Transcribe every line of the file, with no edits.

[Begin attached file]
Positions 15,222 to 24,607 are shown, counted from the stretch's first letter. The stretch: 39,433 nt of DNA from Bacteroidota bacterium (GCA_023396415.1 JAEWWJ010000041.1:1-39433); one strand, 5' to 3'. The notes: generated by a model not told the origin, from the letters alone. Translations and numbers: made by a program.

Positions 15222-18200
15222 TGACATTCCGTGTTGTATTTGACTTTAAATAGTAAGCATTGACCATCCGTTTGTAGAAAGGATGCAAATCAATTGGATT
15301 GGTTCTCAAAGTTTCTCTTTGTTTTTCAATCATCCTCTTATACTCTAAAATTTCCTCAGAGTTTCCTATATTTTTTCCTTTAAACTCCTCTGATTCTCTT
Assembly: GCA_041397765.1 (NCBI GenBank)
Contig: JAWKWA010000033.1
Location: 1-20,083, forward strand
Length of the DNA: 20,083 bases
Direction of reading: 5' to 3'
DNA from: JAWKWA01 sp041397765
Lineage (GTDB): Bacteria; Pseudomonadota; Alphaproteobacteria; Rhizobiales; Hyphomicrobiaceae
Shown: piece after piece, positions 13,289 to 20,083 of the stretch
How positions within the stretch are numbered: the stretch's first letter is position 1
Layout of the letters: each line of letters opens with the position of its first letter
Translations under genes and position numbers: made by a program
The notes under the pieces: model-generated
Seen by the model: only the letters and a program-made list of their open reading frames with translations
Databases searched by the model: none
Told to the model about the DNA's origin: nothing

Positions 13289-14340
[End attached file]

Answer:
Positions 15,222 to 24,607 are shown, counted from the stretch's first letter. The stretch: 39,433 nt of DNA from Bacteroidota bacterium (GCA_023396415.1 JAEWWJ010000041.1:1-39433); one strand, 5' to 3'. The notes: generated by a model not told the origin, from the letters alone. Translations and numbers: made by a program.

Positions 15222-18200
15222 TGACATTCCGTGTTGTATTTGACTTTAAATAGTAAGCATTGACCATCCGTTTGTAGAAAGGATGCAAATCAATTGGATT
15301 GGTTCTCAAAGTTTCTCTTTGTTTTTCAATCATCCTCTTATACTCTAAAATTTCCTCAGAGTTTCCTATATTTTTTCCTTTAAACTCCTCTGATTCTCTT
Assembly: GCA_041397765.1 (NCBI GenBank)
Contig: JAWKWA010000033.1
Location: 1-20,083, forward strand
Length of the DNA: 20,083 bases
Direction of reading: 5' to 3'
DNA from: JAWKWA01 sp041397765
Lineage (GTDB): Bacteria; Pseudomonadota; Alphaproteobacteria; Rhizobiales; Hyphomicrobiaceae
Shown: piece after piece, positions 13,289 to 20,083 of the stretch
How positions within the stretch are numbered: the stretch's first letter is position 1
Layout of the letters: each line of letters opens with the position of its first letter
Translations under genes and position numbers: made by a program
The notes under the pieces: model-generated
Seen by the model: only the letters and a program-made list of their open reading frames with translations
Databases searched by the model: none
Told to the model about the DNA's origin: nothing

Positions 13289-14340